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With clear evidence of participants in the program gaining skills in reading, a crucially positive aspect of the program is clear; it can work. It can do what it is designed to do, which is to track and improve the reading levels of students, and in some cases motivate students to read more recreationally. However, there are other cases. According to the logic I have developed in my eighteen years of worldly experience, having success in ‘some cases’ is not adequate. That is why this section of negative outcomes of the Accelerated Reader program may have a little more gravity. Not all studies have shown that the Accelerated Reader program really works. According to the What Works Clearinghouse, a trusted source of scientific evidence for what works in education, there were two eligible studies that met evidential standards; “based on the two studies, the WWC found no discernible effects in reading fluency and comprehension for adolescent learners” (5). One may think that just a couple of unsatisfactory cases which yield sub-par results cannot prove anything against the bulletproof outcomes of the Accelerated Reader program. After digging a little deeper, I found that there are many less-than-satisfactory features on the program. Participants in organized focus groups had four major complaints. An issue that arises from students already having too much work inside and outside of school is that the amount of reading required is unrealistic. Not all books can truly appeal to anyone, and many students do not like being forced to read. The availability of books on the Accelerated Reader list dependent on whether or not a quiz exists to complement it, causing the book selections to be limited and displeasing. Some students do not possess certain reading comprehension skills, and since course grades are reflective of the performance on Accelerated Reader quizzes, the overall grade in a class can fall (Thompson 554).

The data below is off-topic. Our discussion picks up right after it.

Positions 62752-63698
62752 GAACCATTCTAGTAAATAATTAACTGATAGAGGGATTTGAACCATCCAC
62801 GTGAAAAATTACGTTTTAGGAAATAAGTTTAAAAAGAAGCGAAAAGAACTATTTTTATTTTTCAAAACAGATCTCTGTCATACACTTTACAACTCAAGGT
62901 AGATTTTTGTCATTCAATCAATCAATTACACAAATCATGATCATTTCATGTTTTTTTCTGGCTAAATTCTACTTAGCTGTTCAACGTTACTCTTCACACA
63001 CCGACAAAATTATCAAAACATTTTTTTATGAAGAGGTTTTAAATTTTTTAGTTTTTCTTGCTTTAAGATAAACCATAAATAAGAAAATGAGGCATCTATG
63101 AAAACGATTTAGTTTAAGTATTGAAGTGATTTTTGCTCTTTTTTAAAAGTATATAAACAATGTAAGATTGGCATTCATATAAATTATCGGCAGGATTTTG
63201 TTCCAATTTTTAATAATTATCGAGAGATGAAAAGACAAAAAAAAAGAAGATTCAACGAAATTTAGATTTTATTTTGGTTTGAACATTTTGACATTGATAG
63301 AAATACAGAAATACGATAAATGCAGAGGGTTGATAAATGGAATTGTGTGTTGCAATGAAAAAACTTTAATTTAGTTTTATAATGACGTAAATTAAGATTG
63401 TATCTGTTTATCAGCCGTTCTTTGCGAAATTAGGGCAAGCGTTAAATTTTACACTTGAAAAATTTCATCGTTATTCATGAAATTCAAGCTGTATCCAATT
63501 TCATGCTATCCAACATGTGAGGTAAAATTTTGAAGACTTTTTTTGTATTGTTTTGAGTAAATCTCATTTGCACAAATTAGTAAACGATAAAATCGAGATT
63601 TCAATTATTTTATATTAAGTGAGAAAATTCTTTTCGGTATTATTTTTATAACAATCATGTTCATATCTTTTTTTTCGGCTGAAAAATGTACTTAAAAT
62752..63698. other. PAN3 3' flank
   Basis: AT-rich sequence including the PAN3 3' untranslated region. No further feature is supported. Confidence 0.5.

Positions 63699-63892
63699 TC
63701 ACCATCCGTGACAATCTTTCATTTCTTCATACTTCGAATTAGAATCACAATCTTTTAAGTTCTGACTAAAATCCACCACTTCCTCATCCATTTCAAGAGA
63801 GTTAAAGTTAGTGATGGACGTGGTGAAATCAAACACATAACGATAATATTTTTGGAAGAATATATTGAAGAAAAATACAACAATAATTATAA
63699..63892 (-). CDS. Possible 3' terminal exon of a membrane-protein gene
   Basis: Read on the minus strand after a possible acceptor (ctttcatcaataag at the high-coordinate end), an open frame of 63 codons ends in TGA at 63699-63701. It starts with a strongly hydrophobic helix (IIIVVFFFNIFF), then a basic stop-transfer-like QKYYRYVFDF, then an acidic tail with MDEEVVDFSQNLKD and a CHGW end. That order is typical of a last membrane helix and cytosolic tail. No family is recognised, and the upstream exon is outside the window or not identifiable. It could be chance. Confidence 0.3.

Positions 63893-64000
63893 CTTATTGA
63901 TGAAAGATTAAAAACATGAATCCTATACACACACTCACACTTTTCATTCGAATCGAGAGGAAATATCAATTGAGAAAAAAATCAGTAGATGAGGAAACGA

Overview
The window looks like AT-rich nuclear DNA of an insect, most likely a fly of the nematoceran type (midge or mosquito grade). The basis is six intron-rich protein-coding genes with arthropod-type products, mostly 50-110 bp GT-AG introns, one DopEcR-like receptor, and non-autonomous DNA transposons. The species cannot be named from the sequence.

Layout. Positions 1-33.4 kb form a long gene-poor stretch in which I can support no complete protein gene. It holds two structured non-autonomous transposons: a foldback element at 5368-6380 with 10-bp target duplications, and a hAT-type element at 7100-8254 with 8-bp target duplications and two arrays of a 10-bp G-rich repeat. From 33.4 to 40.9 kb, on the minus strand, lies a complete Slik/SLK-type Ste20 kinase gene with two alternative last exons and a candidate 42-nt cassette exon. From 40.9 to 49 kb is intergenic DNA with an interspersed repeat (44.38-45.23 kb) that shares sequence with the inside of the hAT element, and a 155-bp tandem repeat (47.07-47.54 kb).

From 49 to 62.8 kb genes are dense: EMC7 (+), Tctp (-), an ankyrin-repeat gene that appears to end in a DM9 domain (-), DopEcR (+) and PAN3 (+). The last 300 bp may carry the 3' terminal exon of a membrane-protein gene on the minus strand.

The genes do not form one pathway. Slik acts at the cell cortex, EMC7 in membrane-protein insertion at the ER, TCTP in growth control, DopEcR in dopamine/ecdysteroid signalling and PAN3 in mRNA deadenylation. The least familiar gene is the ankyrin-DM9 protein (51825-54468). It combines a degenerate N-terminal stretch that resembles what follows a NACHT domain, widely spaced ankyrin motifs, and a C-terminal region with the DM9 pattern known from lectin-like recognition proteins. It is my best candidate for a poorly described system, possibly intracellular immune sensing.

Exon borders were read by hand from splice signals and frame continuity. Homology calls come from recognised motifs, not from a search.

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Being a student who was forced to take part in the Accelerated Reader program, I can agree. Reading to meet a deadline can be unnerving, especially when students have other academic and extracurricular activities. My readings were limited; I distinctly remember numerous times when the librarian in middle school would not allow me to check out a certain book because its reading level was not in my “reading zone.” My class grades were sometimes diminished by poor performance on reading quizzes because I sometimes performed horribly on book quizzes. This forced literary supplement discouraged me from doing outside reading. Sara Luck, an elementary school teacher, evaluated ten different studies of middle schools across three districts regarding the AR program. The studies assessed the effect that Accelerated Reader has on the amount of recreational reading that students do. It was observed that the program did not hold any positive effects on motivation to read, and in two districts, the effects were actually negative (6). That’s right, some students had much less willingness to read recreationally as they were using the Accelerated Reader program. From experience, I can vouch for this lackadaisical result. After all of the readings that were required to be completed in school, I had little motivation left to read books on my own. I was under the impression that my work had already been cut out for me. I will bring into focus one example from my personal life. Throughout the time when I was a part of the Accelerated Reader program, I was friends with a boy named Nicholas Salvador. Although he spoke it fluently, English was his second language. Nicholas always accumulated a massive amount of Accelerated Reader points from completing numerous book quizzes. In addition, he read a plethora of books unrelated to the program. His love for reading showed the most positive effect of the Accelerated Reader program. He met the required goals, and went beyond. He acquired reading skills far beyond any other students. So how was he so